Correct the article, Netlist is American
Netlist is not Canadian.
"It partially uses NVault NVDIMM (non-volatile DIMM) technology licensed from Netlist, a "Canadian" business."
FlashDIMMs can turn Nimble Storage arrays into supercharged systems, shortening IO latencies and speeding overall IO. These commodity-based systems use flash as an extension of memory with lower-than-PCIe-flash card latencies, due to them having DIMM-level access to the CPU-memory bus inside their server/controllers. It …
This is such silly Marketing tripe. Anyone with elementary experience knows that NVMe is NEVER the bottleneck - not for any form of latency or bandwidth. To use DIMM-Flash in this way requires the same block layer software stack, so no gain there. There could be gains for cost and density, but please stop the FUD on Flash-DIMMs that's being spoon fed by the vendors.
Nimble employee here...
I sort of have to agree with the AC above calling this marketing tripe - sort of. The NV layer only becomes a bottleneck at extremely low latency rates. The change from the PCIe based NV layer to the NVDIMM saw write latency on Nimble reduced from ~.67 ms to ~.33 ms latency. The previous gen was already great for performance. The .34 ms reduction is not going to have much impact for most applications as it was already screaming fast - if you have an application that can benefit from a write latency improvement measured in microseconds - well, you're an interesting bloke, or at least have an interesting app.
The switch to NVDIMM did free up a slot on the PCI bus, allowing now up to 6 ports per controller - 10 GbE or 16 Gb FC. That was more impactful. But the switch came at the same time the new platform launched, taking Nimble from Nehelam family processors all the way to Ivy Bridge. Other internal changes enabled by the new chipset had an impact in the latency reduction as well.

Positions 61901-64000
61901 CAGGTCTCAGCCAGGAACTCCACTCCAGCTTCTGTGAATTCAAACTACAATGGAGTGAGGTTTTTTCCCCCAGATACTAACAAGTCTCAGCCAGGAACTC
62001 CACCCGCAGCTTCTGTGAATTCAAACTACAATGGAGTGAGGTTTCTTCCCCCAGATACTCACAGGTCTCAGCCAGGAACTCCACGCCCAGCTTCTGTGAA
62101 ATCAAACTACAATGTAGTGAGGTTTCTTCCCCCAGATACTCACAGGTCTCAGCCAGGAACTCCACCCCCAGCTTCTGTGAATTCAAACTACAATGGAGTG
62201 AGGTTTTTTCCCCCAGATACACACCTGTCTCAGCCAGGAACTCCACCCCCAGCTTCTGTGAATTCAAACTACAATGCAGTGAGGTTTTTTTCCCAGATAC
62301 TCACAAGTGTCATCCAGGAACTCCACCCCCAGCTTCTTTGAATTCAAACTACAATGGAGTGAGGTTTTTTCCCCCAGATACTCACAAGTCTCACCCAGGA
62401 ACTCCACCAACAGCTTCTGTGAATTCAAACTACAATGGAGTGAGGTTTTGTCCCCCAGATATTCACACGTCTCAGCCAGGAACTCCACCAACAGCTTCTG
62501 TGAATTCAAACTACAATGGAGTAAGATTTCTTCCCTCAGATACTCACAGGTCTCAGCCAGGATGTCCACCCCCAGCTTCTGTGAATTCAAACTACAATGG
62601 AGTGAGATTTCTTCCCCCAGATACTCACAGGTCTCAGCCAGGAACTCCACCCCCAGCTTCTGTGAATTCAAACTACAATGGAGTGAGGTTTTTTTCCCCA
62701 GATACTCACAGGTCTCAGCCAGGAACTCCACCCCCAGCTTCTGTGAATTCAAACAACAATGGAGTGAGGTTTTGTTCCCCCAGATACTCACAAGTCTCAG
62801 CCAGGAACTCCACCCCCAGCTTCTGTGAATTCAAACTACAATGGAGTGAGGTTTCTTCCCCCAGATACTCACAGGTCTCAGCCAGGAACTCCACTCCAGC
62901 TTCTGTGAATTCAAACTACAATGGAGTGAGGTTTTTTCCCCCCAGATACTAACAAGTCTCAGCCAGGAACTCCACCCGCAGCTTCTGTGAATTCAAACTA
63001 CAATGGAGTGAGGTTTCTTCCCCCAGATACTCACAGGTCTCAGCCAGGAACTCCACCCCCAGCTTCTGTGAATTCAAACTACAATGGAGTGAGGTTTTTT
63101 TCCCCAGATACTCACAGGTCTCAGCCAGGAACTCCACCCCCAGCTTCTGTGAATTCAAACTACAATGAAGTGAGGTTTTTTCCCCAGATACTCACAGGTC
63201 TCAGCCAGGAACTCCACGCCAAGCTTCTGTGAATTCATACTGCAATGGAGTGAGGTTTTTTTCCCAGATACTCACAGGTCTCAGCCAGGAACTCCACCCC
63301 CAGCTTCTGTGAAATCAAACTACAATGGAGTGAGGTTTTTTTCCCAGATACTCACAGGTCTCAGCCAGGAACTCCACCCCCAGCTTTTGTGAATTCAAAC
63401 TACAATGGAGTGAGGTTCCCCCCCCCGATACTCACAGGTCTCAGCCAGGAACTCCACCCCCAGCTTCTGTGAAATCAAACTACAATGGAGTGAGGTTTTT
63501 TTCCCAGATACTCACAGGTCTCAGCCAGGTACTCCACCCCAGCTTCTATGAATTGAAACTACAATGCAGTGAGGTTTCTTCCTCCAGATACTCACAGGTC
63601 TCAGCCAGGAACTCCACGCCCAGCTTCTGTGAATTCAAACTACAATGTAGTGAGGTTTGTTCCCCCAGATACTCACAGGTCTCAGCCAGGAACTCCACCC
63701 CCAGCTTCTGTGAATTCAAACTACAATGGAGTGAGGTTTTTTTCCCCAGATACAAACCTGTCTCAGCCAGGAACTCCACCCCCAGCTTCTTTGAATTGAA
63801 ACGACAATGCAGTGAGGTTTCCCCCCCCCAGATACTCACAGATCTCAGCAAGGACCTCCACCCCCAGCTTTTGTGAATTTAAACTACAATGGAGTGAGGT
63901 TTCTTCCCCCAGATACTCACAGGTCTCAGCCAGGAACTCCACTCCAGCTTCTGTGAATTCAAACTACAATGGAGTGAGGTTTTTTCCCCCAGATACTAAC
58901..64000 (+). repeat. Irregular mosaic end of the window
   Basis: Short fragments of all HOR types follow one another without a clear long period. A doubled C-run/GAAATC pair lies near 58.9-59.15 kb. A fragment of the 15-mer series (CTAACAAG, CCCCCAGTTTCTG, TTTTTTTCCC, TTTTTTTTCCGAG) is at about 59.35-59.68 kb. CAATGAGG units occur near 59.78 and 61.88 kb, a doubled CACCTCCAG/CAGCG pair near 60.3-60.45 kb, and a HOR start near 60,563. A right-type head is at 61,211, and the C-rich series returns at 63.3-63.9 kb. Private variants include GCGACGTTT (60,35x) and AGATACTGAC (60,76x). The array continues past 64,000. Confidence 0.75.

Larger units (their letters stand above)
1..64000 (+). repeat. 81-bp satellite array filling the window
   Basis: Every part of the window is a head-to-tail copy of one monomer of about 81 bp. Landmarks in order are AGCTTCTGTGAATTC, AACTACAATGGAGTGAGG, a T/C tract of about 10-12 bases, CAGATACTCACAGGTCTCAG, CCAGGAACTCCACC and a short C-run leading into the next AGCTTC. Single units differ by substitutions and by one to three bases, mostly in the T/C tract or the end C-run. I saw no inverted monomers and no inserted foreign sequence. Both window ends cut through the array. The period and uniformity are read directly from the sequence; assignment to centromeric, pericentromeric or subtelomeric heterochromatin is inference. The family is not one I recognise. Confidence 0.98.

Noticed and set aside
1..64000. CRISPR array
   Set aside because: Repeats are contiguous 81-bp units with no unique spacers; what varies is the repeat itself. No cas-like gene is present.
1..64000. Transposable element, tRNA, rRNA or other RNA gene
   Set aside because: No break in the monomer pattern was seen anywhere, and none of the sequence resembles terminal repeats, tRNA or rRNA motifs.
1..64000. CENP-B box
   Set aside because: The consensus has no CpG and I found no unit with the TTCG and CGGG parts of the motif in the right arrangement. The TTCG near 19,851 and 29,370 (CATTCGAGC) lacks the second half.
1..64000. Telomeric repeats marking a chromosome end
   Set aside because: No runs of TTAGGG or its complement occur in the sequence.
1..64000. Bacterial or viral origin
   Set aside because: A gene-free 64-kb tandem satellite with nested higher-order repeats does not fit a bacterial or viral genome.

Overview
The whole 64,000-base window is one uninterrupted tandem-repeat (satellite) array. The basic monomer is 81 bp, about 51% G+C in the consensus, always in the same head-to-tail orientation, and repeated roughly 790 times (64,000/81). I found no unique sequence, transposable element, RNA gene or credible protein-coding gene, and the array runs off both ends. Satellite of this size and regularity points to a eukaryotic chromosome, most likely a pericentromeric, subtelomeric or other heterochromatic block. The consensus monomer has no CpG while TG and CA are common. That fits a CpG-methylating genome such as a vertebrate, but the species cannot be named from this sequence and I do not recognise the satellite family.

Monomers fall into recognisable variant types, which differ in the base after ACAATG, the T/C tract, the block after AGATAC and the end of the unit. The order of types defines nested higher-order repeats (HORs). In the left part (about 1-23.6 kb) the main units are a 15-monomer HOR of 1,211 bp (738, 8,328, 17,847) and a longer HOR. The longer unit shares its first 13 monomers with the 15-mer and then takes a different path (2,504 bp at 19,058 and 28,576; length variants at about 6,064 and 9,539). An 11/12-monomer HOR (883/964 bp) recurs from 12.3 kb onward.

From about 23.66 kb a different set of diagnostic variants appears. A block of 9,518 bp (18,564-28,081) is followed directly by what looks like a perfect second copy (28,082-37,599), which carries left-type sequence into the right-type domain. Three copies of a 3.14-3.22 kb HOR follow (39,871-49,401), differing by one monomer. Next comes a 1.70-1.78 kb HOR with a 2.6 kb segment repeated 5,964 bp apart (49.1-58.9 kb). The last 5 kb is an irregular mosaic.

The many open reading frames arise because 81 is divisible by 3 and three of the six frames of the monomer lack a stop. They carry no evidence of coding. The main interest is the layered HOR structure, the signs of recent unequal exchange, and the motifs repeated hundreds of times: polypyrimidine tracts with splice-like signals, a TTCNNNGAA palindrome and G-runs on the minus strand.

In answer to the question - "Is it enough?" - well, no it isn't. But couple the NVDIMM with new micro-architecture and chipset features, more cores and RAM, and Nimble did manage to reduce latency and increase I/Ops to over 120,000 where the previous generation topped out about 70,000. So, yes, the controller is the bottleneck, not the NV layer.
Nimble never bothered doing a special press release regarding the change to NVDIMM in the second generation - it's just one component. A competitor saw fit to announce that they were planning to make a change to NVDIMM and tried to make a big splash with it. Nimble employees like myself felt compelled to point out that this was not a new innovation on the competitors part.
In my Marketing tripe post, Im ref. to potential benefits of Flash Dimms vs Flash SSD, eg NVMe SSD. Not NVDRAM-Dimm vs NVDRAM-NVMe where, being RAM, the PCIe does have overhead that exceeds the media. This is not true for NAND.
With Flash DIMMs, where things get wonky is with benchmark workloads that dont exceed the DRAM buffer - same with a SSD's RAM cache. The Marketing tripe from Diablo and their Flash DIMM is a total joke - the result of staged workloads.
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